Gertrude was born on the feast of the Epiphany, January 6, 1256. At the age of four, she entered the monastery school at the monastery of St. Mary at Helfta, where she was confided to the care of St. Mechtilde, and joined the monastic community in 1266.
At the age of twenty-five, she experienced the first of a series of visions that continued throughout her life, and which changed the course of her life. Her priorities shifted away from secular knowledge and toward the study of Scripture and theology. Gertrude devoted herself strongly to personal prayer and meditation, and began writing spiritual treatises for the benefit of her monastic sisters. Gertrude became one of the great mystics of the 13th century. Together with her friend and teacher St. Mechtild, she practiced a spirituality called “nuptial mysticism,” that is, she came to see herself as the bride of Christ.
Gertrude produced numerous writings, though only some survive today. The longest survival is known in English today as The Herald of Divine Love or The Herald of God’s Loving-Kindness, partly written by other nuns. There also remains her collection of Spiritual Exercises. A work known as Gertrudian Prayers is a later compilation, made up partly of extracts from the writings of Gertrude and partly of prayers composed in her style.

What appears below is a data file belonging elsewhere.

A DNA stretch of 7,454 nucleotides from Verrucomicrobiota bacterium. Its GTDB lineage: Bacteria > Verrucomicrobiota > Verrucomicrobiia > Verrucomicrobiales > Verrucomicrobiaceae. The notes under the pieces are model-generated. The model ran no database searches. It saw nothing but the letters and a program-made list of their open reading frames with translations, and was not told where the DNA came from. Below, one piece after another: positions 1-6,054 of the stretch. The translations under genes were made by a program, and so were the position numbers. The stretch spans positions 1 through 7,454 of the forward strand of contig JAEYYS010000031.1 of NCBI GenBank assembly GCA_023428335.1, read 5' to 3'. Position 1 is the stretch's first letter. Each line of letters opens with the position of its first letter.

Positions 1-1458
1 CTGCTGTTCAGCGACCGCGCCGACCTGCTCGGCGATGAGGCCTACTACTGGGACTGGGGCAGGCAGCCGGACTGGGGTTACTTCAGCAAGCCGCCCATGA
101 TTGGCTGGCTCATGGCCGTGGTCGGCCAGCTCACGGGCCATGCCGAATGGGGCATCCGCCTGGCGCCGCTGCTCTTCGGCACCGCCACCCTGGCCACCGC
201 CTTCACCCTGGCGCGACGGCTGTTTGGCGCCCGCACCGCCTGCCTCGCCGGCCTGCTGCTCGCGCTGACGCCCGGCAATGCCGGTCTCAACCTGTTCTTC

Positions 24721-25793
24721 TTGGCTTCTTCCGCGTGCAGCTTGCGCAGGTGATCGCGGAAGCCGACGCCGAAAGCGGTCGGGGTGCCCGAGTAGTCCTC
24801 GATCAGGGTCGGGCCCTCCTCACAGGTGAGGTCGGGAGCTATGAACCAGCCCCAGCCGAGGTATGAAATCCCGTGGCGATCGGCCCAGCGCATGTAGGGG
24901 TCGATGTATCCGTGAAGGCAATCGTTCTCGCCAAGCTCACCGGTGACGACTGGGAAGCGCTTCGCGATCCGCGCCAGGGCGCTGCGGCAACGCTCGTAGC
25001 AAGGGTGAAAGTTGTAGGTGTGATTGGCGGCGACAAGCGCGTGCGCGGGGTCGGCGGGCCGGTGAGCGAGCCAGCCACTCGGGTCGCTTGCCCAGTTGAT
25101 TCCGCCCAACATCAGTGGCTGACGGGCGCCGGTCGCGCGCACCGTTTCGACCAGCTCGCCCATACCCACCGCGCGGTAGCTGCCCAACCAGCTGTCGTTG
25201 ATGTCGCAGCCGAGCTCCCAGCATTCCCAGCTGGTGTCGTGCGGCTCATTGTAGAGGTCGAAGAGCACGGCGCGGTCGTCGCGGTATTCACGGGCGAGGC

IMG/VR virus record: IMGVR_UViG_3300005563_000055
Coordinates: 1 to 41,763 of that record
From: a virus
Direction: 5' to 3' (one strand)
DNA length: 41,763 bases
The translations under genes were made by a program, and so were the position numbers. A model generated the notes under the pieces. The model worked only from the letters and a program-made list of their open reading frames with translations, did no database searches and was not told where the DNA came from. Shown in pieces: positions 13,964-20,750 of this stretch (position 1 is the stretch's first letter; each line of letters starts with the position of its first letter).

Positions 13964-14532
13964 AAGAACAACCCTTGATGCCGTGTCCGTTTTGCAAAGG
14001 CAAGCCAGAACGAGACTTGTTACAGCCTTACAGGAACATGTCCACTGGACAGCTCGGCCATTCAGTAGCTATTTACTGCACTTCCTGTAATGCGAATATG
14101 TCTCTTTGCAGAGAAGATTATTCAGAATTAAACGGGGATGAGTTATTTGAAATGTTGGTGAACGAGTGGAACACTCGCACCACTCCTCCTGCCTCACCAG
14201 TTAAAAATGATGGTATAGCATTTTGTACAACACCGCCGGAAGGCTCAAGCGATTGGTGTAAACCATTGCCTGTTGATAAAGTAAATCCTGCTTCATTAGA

One of the most esteemed woman saints of the Christian West, she was a notable early devotee of the Sacred Heart of Jesus. Book 2 of the Herald of Divine Love is notable within the history of Christian devotion because its vivid descriptions of Gertrude’s visions show a considerable elaboration on the long-standing but ill-defined veneration of Christ’s heart. This veneration was present in the belief that Christ’s heart poured forth a redemptive fountain through the wound in His side; an image culminating in its most famous articulation by St Bernard in his commentary on the Song of Songs. The women of Helfta—Gertrude foremost, who surely knew Bernard’s commentary, and to a somewhat lesser extent the two Mechthilds – Mechthild of Magdeburg and Mechthild of Hackeborn — made this devotion central to their mystical visions. Saint Gertrude had a vision on the feast of John the Evangelist. She was resting her head near the wound in the Savior’s side and hearing the beating of the Divine Heart. She asked Saint John if on the night of the Last Supper, he had felt these pulsations, why he had never spoken of the fact. Saint John replied that this revelation had been reserved for subsequent ages when the world, having grown cold, would have need of it to rekindle its love.
On this day, lift before God:
- those who are orphaned.
- all who experience visions and visual disturbances.
- all mystics and those who find their work inspiring.
- all who pray for those who have died and all who are grieving.